Fun and Curious Facts about Cigars

  • “Cigar” comes from the Spanish “cigarro,” which is a loanword from the Mayan language and the word “sicar.” The meaning of this word was “to smoke tobacco leaves.” 1
  • “Petum” was the early European word for tobacco and most likely derives from the Native American word Tupi-Guarani for tobacco. The word “nicotine” comes from the surname of Jean Nicot de Villmain, who brought Nicotiana rustica to France in 1560. The word “tobacco” is first mentioned by Gonzalo Fernandez de Oviedo y Valdes (1478-1557), who used it for the act of smoking and also for the leaves of the plant. 2
Mayan pyramid
  • The tobacco plant belongs to the same family as tomatoes and potatoes – Solanaceae. 3
  • You can fit 1000 tobacco seeds in a thimble. This tiny seed needs a lot of sunlight to become a plant that can be harvested. Eight hours a day, every day, to be exact.
  • The cigar in your hands has already gone through more than 200 pairs of hands.
people making handmade cigars
  • The person who rolls the cigars and is skilled enough to roll up at least 200 cigars a day is called a “torcedor.”
  • In 2017, more than 330 million cigars were imported into the United States, most of which are likely already smoked. This is the largest import per year for almost two decades. 4
  • Cigars used to be a popular prize at carnival events. You can guess that carnival events and prizes were not geared toward children back then. “Close but no cigar” dates back to that time for those who were close to first place but missed the chance to win.
cigar but no cigar
  • Many famous personalities were passionate cigar aficionados. A bright example is Winston Churchill, who even wanted to smoke a cigar during a flight. Once he had to wear a mask on a flight, which made it impossible for him to smoke. So, he had a special mask with a hole for smoking. 5
  • Other famous aficionados are Victor Hugo, Mark Twain, Ulysses S. Grant, Frank Sinatra, George Burns, Demi Moore, and many more.
  • Do cigars promote creativity? According to Mark Twain’s experience, yes! He smoked 300 cigars a month before he quit smoking (how is that even possible?!). Then he could not write anymore. After he resumed smoking cigars, his creativity was back. Some say that smoking a cigar makes you seem more intelligent and wiser.
Mark Twain
  • The first cigar company based in the USA was founded in 1820. It was named after the Connecticut Broadleaf tobacco variety, which is grown outdoors in the Connecticut River valley. In the early 1900s, there were already more than 10000 cigar companies in the USA.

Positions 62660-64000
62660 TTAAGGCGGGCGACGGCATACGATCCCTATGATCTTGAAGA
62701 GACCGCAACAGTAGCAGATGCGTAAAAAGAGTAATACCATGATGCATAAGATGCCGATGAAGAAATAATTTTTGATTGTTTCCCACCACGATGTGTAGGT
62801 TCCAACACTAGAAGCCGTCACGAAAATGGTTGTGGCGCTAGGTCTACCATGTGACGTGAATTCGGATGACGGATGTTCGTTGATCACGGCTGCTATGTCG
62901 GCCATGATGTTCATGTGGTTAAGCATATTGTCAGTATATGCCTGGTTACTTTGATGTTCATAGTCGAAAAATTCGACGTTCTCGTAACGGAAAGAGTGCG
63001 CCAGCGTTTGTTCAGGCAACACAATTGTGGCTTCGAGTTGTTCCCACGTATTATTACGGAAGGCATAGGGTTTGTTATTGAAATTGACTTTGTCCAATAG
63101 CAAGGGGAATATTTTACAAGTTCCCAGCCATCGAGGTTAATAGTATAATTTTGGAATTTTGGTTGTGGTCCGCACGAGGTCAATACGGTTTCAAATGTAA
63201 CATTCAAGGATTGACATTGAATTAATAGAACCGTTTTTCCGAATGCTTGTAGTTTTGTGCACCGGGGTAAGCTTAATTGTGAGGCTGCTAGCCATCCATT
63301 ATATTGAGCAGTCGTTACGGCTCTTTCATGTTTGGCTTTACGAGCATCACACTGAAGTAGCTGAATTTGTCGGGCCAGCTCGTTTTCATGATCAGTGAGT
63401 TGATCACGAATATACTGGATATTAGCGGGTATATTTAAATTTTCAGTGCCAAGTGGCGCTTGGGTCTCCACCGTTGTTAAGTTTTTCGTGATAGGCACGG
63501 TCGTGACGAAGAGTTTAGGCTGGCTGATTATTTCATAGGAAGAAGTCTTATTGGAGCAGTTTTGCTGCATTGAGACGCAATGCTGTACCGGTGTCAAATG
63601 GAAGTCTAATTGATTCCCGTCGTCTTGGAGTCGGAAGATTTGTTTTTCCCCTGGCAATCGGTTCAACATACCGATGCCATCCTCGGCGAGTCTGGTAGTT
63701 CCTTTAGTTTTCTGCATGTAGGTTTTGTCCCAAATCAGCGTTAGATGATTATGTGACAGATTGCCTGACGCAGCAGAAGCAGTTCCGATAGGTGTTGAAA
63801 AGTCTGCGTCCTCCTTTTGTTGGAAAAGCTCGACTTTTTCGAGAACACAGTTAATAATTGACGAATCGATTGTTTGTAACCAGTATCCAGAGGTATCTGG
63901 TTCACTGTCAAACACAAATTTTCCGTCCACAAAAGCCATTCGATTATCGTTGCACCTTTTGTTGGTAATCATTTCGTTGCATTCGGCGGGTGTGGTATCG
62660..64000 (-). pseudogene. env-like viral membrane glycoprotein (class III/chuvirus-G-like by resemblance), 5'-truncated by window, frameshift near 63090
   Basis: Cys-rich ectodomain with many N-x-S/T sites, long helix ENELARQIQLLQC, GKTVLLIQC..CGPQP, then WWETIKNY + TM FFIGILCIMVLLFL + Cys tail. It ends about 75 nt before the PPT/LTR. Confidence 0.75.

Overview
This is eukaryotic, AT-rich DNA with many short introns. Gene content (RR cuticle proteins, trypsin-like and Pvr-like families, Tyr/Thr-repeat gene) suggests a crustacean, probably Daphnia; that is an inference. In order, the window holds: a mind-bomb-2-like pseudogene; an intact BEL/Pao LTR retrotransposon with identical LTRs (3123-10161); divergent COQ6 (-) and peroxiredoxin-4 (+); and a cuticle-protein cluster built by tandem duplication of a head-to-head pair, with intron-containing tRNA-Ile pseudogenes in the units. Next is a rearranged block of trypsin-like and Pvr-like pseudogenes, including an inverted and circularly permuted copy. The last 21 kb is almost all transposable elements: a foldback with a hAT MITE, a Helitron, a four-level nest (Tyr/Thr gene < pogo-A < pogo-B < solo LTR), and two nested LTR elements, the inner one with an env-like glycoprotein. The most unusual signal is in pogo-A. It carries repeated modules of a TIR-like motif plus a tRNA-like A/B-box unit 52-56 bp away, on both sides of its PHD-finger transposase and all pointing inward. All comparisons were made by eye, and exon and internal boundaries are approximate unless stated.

• Some consider cigar smoking more socially acceptable than cigarette smoking. This can be explained by the reason and occasion for smoking cigars. Cigars are smoked when celebrating happy moments or relaxing with a pleasant conversation with good friends. In comparison, cigarettes are smoked quickly between tasks to satisfy nicotine cravings.
  • Cigars are not just a man’s thing. There are many female aficionados. Women who smoke a cigar are considered classy and confident. However, it was not common for women to smoke cigars in public. The New York Herald, European Edition, reported on April 22, 1922, about the sensation caused by two American women smoking cigars in a bar in Paris.
  • One of the worst scores in Cigar Aficionado history is Penamil No. 57 from the Canary Islands. It received 69 points. The best-rated cigar by Cigar Aficionado is the Cuban Hoyo de Monterrey Double Corona, which received 99 points in the first edition of 1992.
Hoyo de Habana
  • Rare and hard-to-find cigars on the market are Cohiba Behike, La Aurora Puro Vintage, King of Denmark, Davidoff Millennium Blend Lonsdale, and Arturo Fuente Opus X “A.”
  • Cigars are known for not inhaling the smoke. There is a scientific reason for this, aside from the fact that inhaling causes nausea and makes you cough. In the late 1980s, it was discovered that inhaling is one of the most important indicators of health risks. Inhaling increases health risks more than cigarette smoking. Cigar smoke is stronger than cigarette smoke, even without the additives that cigarette manufacturers are known for. 6
  • “Cigar aficionado” and “cigar connoisseur” are both used as synonyms for a cigar lover, but there is a difference between the two terms. Aficionados are cigar lovers on a fan level, while connoisseurs have a higher level of expertise.


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Oliver Jones PhD

Oliver Jones PhD

Jones, Oliver Jones, content creator and editor. My passion for smoking has deep roots: my grandfather was a tobacco curer, and my first job was as a tobacconist. Ever since my grandfather introduced me to Cuban cigars in the 90s, I've been captivated by the relaxed enjoyment and rich culture surrounding them. My favorite cigar? It's always the next premium blend I try, and the same goes for pipes. So here I am, sharing my lifetime of knowledge and experience to help you discover your next favorite cigar or pipe.

You can reach out to me for questions anytime via

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